He probably is, as the comic book artist (not graphic novelist) has been pairing images with words for most of his life. While the characters of his fanciful weekly strips -- now collected into books -- have often been strange, introspective, nostalgic and maudlin figures, his central character has often been the city of New York.
That's why on June 29 at this year's Nextbook Festival taking place at UCLA, Katchor will be featured on the panel, "Larger Than Life: Romancing the Lower East Side," along with filmmaker Joan Micklin Silver in conversation with pop culture scholar Eddy Portnoy. Nextbook's Festival of Ideas focuses this year on "Jewish Geography: Place, Design Memory, Imagination" and includes readings and panel discussions put on by the Jewish cultural organization that produces an online magazine and literary events and publishes a book series.
"As Jews abandoned New York's Lower East Side for sunnier climes or better school districts, the old neighborhood only loomed larger, if not in their daily lives then in their imaginations. Where does the history of the Lower East Side end and the mythology begin? How have filmmakers and writers shaped the legacy of the neighborhood, and how have these works of art influenced Jewish identity?" the program reads.
The Lower East Side first captured Katchor's imagination at a young age. Although he grew up in Brooklyn, he often went to the Jewish immigrant neighborhood with his parents. "My mother had her bank account that she opened as a young woman at Bowery Savings Bank, and for some reason kept it there -- and we'd go shopping on the Lower East Side, and that would be the first stop. I remember going to this great temple of banking at the Bowery and then being dragged off shopping," said Katchor, 57, on the phone from Paris, where he is visiting for the summer. (He lives in New York.)
He also went there with his father to visit hardware supply stores. "I think it was intact as a Jewish business area longer than it was a residential area." The city and its characters fascinated him -- and so did his research. "People wrote about it. This place was established by a succession of immigrant groups -- now it's mainly Asian, but before that it was Jewish and Italian, and before that it was German," he said. "There are a lot of remnants of these groups. It's a rich place, but I think most of my feeling about it is as a historian, not first hand."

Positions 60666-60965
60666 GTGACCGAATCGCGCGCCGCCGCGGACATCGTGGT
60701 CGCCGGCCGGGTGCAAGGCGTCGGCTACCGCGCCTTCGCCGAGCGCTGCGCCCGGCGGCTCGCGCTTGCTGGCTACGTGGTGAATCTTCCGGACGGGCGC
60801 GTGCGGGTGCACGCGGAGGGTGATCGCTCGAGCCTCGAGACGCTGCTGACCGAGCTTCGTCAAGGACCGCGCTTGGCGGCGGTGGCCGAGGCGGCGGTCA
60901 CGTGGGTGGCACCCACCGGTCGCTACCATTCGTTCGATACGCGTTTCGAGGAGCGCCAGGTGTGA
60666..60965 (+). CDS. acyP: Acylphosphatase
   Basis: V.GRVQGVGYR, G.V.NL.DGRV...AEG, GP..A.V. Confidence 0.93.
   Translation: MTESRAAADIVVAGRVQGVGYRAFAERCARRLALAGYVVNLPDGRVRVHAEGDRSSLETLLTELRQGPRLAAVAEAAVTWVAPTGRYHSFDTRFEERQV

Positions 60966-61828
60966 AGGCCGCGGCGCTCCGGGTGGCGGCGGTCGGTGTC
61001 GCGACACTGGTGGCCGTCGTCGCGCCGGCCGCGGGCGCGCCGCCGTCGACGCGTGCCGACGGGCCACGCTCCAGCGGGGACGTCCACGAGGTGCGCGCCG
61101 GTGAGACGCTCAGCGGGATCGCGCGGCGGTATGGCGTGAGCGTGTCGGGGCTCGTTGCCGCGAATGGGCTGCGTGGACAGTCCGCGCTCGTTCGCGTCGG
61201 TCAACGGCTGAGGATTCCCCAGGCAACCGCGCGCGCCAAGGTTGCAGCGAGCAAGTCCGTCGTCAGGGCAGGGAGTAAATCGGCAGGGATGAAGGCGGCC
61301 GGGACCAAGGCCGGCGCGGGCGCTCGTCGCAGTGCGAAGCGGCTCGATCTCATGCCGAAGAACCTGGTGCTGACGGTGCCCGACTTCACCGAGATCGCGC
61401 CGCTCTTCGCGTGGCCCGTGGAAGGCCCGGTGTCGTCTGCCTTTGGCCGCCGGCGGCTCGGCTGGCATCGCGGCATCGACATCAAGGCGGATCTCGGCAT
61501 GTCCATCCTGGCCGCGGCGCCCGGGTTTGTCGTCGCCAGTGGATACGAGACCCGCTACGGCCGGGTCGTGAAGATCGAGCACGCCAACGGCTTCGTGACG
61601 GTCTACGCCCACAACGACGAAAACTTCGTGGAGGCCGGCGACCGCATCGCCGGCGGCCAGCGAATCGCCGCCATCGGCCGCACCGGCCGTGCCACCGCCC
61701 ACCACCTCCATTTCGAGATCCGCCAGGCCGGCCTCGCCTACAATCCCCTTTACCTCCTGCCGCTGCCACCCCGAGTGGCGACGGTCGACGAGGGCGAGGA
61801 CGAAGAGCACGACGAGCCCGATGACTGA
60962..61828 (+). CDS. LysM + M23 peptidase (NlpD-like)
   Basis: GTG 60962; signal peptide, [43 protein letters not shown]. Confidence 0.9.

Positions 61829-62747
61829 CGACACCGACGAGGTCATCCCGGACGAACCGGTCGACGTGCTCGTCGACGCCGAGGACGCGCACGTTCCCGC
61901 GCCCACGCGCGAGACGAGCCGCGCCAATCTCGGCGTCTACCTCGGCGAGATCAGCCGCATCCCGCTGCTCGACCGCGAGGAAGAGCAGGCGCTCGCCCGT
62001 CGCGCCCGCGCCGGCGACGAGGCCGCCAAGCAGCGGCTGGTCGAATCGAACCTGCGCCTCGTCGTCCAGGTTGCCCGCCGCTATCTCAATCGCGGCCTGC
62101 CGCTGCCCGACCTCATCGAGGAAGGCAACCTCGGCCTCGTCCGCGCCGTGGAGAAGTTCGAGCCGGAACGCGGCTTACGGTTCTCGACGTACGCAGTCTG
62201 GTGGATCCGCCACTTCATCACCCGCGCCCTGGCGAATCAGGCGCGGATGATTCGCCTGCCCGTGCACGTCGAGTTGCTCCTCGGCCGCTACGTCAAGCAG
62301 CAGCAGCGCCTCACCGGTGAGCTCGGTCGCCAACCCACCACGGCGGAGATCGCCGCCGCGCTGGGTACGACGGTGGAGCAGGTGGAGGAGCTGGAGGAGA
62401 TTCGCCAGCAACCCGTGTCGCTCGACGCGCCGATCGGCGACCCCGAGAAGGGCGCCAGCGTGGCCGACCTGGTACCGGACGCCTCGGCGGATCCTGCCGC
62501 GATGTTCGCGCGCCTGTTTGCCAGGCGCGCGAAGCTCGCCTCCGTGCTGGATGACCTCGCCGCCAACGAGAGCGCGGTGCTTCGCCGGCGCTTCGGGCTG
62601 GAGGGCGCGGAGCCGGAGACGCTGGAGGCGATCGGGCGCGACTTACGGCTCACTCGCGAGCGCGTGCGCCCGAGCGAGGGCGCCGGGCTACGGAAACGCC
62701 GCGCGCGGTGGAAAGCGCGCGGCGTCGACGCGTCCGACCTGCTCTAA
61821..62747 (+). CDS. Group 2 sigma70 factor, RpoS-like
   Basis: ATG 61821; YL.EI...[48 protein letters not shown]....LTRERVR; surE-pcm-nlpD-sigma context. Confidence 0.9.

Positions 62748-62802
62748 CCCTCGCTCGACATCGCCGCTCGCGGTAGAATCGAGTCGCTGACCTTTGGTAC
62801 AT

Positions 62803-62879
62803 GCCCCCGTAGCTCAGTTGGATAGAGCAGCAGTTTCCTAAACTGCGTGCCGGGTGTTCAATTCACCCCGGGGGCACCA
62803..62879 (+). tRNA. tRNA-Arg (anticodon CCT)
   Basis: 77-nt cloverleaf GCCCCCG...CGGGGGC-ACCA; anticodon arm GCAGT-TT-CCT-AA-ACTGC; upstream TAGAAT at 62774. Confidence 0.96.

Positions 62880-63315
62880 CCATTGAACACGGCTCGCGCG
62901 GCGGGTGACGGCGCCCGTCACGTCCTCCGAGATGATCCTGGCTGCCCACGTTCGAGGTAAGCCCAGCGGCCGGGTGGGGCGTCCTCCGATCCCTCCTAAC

But it's not really history, either; the New York in his strips never really existed. "The Jew of New York" collection (which first appeared in the Forward in 1992, then later published as a book in 1998) depicts the Lower East Side of the 1830s, following the failed vision of an actual person, Mordecai Noah, a New York politician and amateur playwright who once tried to summon the lost tribes of Israel to an island near Buffalo in the hope of establishing a Jewish state. The plan failed, but the story inspired Katchor's weekly strips of characters of New York, including a disgraced kosher slaughterer, a latter-day kabbalist and a man with plans to carbonate Lake Erie.
"On a tepid August afternoon in the year, Messrs Pepsin & Shadrach, the current managers of The New World Theater, meet with their artistic employees to finalize the coming season's repertory," begins the absurdist series on an eight-panel page with intricately detailed and finely shaded drawings.
Katchor came to The Forward via another well-known graphic artist, Art Spiegelman, whose work ran in the Forward. "I asked Spiegelman if he had anyone to replace him, and he suggested Ben," said Jonathan Rosen, who was then the cultural editor of the Forward and is now editorial director of Nextbook and general editor of Schocken/Nextbook, where Katchor is working on "The Dairy Restaurant," a graphic book for the Jewish Encounter series.
Katchor's work, Rosen said, "is simultaneously small and large in the same way. It is worked out in intense, specific detail," he said. Katchor's characters, Rosen said, "were almost Becket characters, but there was a larger cosmic meaning inside everything he did and does."
Before "The Jew of New York," Katchor created Julius Knipl, who lived in "a fictitious city, a light industrial neighborhood, not an immigrant neighborhood," Katchor said of "Julius Knipl, Real Estate Photographer," which first appeared in 1988 in The New York Press, a free independent weekly and later in The Forward.
"It was the kind of strip that a mainstream syndicate would never carry -- and that's where I found my audience," Katchor said. It was an audience who could appreciate oddities, such as a tabloid newspaper that captured people's dreams, a building where someone siphoned off bathroom soap, "a siren query brigade," which monitors all nocturnal misfortunes. "It was an alternative audience -- they weren't comic strip readers," he said.
Katchor knows from comic strip readers. "I grew up reading comics," he said. "All that crap that was on the newsstands. I can't say I ever liked the stories, but I liked the drawings. Those were my first introductions to representational art." He studied painting and writing in college, but his mind kept coming back to his childhood interest of combining words and images.
"I wanted to talk to an adult audience" in the tradition of Jules Feiffer and Edward Gorey. And Katchor's Julius Knipl (named after the Yiddish word for hidden treasure) does just that, in often obtuse and circuitous language.
"Ben teaches you a language," Rosen said. "It's a visual language, and it's a way of listening. Once you're inside of it, it makes perfect sense."
"Mr. Knipl donates 25 cents toward the upkeep of a rural asylum established by 'the drowned men's association," reads a panel in the first strip. "Why save a man from drowning only to let him die of homesickness?"
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